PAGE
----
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This Mom's Heart Was Broken After Her Son's Classmates Wouldn't Sign His Yearbook, So People Are Coming Together To Brighten This 12-Year-Old's Day

"I went to my room, closed the door, looked at the pages without signatures, and bawled my eyes out."

This is Cassandra Ridder and her 12-year-old son, Brody. Brody recently graduated sixth grade, but it wasn't as joyous as some people might imagine.

When Brody got his class yearbook, he was only able to find two classmates and two teachers who were willing to sign it. After seeing how visibly upset Brody was after what happened, Cassandra — whose heart was also broken — shared what happened on Facebook:

BuzzFeed spoke to Cassandra, who said she knew Brody was struggling to make and maintain friendships throughout the year and struggled with bullies. "Brody is pretty outgoing, he's smart, he puts himself out there, yet he still doesn't make many friends. I have worked with the school to try and fix the bullying, teasing, and harassment that has gone on this year," she said.

Brody smiling and posing with a cookie made to look like a bee

Cassandra described the day she picked Brody up from his afterschool program and discovered what happened with his yearbook. "When he got in the car, he didn't want to talk. He only wanted to put his AirPods in and listen to music. Being a mom, I knew something was up. He wasn't his normal, happy-go-lucky self."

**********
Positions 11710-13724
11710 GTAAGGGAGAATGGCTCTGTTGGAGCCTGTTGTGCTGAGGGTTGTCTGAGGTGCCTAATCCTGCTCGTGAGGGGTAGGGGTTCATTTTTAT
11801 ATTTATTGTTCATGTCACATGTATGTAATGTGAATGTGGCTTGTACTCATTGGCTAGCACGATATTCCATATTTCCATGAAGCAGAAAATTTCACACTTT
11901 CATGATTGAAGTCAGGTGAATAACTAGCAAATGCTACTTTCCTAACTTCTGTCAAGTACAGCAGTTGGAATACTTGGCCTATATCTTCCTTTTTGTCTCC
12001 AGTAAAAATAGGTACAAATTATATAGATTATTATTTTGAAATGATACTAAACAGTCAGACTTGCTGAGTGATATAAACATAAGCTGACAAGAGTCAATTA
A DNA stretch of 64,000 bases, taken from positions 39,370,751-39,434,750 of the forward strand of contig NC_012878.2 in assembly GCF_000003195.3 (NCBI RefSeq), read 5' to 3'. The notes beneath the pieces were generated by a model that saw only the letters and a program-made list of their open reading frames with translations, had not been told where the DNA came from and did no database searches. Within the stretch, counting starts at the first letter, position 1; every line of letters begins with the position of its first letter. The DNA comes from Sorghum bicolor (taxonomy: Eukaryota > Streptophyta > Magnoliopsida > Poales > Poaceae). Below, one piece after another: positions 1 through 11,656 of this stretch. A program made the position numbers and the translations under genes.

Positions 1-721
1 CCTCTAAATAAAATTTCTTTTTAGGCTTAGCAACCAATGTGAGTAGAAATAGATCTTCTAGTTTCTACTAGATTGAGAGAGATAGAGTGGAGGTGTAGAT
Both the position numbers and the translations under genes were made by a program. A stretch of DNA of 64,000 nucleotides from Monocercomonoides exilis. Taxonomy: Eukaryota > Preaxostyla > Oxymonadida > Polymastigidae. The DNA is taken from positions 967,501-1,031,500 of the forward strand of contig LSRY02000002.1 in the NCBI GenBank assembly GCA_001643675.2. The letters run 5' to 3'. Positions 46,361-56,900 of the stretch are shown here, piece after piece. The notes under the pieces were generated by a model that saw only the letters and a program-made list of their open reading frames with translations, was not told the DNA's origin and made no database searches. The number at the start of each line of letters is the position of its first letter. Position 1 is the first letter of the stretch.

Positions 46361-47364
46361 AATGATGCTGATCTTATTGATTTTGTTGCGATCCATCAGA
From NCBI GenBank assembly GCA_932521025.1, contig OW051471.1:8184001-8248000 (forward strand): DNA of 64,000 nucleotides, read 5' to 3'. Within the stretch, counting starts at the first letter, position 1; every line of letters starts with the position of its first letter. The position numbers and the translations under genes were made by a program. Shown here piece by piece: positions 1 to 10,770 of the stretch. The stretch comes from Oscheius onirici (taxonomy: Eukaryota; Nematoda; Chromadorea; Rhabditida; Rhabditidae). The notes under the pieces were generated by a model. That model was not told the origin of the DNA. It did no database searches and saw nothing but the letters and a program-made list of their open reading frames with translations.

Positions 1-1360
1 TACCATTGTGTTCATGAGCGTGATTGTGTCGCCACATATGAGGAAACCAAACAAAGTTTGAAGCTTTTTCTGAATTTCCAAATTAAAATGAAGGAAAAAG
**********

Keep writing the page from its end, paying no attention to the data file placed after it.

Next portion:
Brody smiling while sitting in front of a chess board

"I remembered that he was getting his yearbook that day, so I asked him, 'Hey Brode (that's his nickname), did you get your yearbook today?! Did you get all kinds of signatures?!' His face got really sad. He said, 'No Mom, no one really signed my yearbook, I asked people and they either told me no or that they would do it later, that they were too busy for me.' My heart sunk at that point. No one wants to see their kiddo in pain."

Later that night, Cassandra took Brody's yearbook. "I went to my room, closed the door, looked at the pages without signatures, and bawled my eyes out. Then I took out a pen and signed Brody's yearbook myself."

And Cassandra said it was pretty impulsive for her to post what happened on Facebook. "I was really just fed up with Brody feeling the way he does. His self-esteem really tanked this year and I just wanted to let the parents know that this is going on at the school. That they should talk to their kids about being kind to one another," she said.

Her post on Facebook not only brought in support from other parents, but people who struggled with being bullied in school themselves also came forward, understanding the struggle.

And some people shared how their own kids have become advocates for bullying prevention.

Since Cassandra's post has caught the attention of so many people, a group of high schoolers stepped up to sign his yearbook — and he even got a letter and gift from Paul Rudd ☺️!

In addition to teaching kids kindness, Cassandra said she hopes her post helps other parents become more aware of how important it is to be there for their kids, because you never know what they may be struggling with. "BE PRESENT for your kids — be their biggest hype man/woman, encourage them to step out of their comfort zone to make unlikely friendships. As I tell Brody, 'Your circle of friends just hasn't found YOU yet, but keep putting yourself out there — you never know what could happen.'"